Howard A. Friedman
So I would not attempt to tell you what I think my competitors will do. What I would say is that we certainly understand that our competition supply chains are in much better shape than they were a year ago. And so some of the competitive intensity that I think we will see is just, frankly, people returning back to the marketplace to try and drive their own demand. I think we feel comfortable about our promotional plan and our promotional strategy that we're executing. But obviously, if we find that we need to adjust it, we'll adjust it as we go into the back half.
But as of right now, I would suspect that rational competitors in a rational category will behave rationally.
And we'll take our final question this morning from Mitch Pinheiro at Sturdivant & Company.
Mitchell Brad Pinheiro
Most of my questions have been asked and answered, but I had a question on -- first on leverage. To get your leverage down 0.5 turn next year. It implies that EBITDA will be at the high end of the range as you laid out at I'm doing my math wrong, but is there -- are there any other issues? I mean, you're increasing CapEx year-over-year, well, maybe excluding the Kings Mountain acquisition. But it looks like -- is there a working capital benefits that you're going to get to help lower the leverage turn?
Hey, I'll attend that. So I think mathematically at the midpoint of our EBITDA guide, we should -- we will need to improve our net debt or reduce our net debt by about $30 million to get to below 4.5x. And we believe that with the stronger free cash flow generation, both from EBITDA as well as working capital improvements while CapEx is going to be actually slightly lower as per our guidance, and interest is going to be slightly higher. So those 2 kind of net each other out, we should be able to get to reducing net debt by about $30 million or more.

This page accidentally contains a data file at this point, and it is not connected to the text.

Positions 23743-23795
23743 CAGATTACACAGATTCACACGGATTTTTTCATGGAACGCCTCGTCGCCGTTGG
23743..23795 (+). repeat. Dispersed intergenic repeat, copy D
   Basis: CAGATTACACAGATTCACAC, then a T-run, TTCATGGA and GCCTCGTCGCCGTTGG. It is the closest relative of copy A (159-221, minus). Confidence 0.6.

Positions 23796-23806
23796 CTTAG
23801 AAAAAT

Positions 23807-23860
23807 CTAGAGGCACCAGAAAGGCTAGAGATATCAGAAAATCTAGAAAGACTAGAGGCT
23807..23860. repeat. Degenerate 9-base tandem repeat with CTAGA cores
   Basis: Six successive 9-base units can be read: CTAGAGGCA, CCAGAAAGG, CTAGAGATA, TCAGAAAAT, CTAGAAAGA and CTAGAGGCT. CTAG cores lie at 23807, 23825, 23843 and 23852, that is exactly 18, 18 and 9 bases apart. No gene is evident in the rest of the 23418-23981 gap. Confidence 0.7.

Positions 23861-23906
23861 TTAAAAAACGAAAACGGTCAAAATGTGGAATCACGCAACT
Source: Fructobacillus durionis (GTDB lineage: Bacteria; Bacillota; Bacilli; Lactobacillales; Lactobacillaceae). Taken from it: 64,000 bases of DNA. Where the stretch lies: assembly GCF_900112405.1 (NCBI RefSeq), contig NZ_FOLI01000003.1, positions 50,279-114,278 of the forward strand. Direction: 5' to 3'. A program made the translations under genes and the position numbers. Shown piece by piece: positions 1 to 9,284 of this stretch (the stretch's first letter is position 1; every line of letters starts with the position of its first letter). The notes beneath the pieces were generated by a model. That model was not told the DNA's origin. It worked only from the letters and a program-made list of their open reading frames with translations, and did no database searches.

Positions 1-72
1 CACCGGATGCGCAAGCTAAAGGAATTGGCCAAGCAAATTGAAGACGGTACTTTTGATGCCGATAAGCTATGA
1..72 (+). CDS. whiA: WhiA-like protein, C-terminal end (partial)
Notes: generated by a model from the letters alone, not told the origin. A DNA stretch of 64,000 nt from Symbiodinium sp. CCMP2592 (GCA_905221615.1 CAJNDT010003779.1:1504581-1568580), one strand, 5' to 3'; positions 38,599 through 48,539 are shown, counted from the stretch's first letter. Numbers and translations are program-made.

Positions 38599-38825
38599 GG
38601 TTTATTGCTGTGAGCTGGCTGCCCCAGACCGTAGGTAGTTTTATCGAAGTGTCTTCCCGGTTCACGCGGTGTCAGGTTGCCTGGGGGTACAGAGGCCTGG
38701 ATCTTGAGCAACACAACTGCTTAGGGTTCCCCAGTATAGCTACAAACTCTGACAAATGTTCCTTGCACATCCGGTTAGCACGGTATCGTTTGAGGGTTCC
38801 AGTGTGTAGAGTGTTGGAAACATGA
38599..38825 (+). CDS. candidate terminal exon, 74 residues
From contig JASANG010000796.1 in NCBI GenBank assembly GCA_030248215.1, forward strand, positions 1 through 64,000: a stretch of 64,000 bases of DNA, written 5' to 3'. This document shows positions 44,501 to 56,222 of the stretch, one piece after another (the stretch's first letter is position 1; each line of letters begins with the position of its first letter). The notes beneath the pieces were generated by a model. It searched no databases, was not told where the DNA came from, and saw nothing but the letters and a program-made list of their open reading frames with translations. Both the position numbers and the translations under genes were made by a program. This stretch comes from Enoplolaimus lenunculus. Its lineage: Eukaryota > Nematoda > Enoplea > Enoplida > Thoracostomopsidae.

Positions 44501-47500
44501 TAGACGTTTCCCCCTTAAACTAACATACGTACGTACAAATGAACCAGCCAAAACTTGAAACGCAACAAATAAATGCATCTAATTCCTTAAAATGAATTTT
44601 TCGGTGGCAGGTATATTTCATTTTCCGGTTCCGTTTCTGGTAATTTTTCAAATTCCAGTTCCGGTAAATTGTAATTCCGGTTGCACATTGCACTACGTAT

Mitchell Brad Pinheiro
And does that -- is 2023 going to be a year of steady as you goes from an acquisition point of view? I know you have increased flexibility or -- but I was just wondering your appetite for acquisitions in the coming 12 months?
So we are -- I would say that we are always in the market looking at good opportunities. From an acquisition standpoint, that the acquisitions we did in the last 18 months, 24 months to help with our manufacturing and distribution capacity. I would say that we have enough in terms of (inaudible) to look at master distributors, probably not to the extent that we did in 2022 to a smaller extent, but we are being opportunistic to make sure that we are a route network that we can then plug into our DSD network.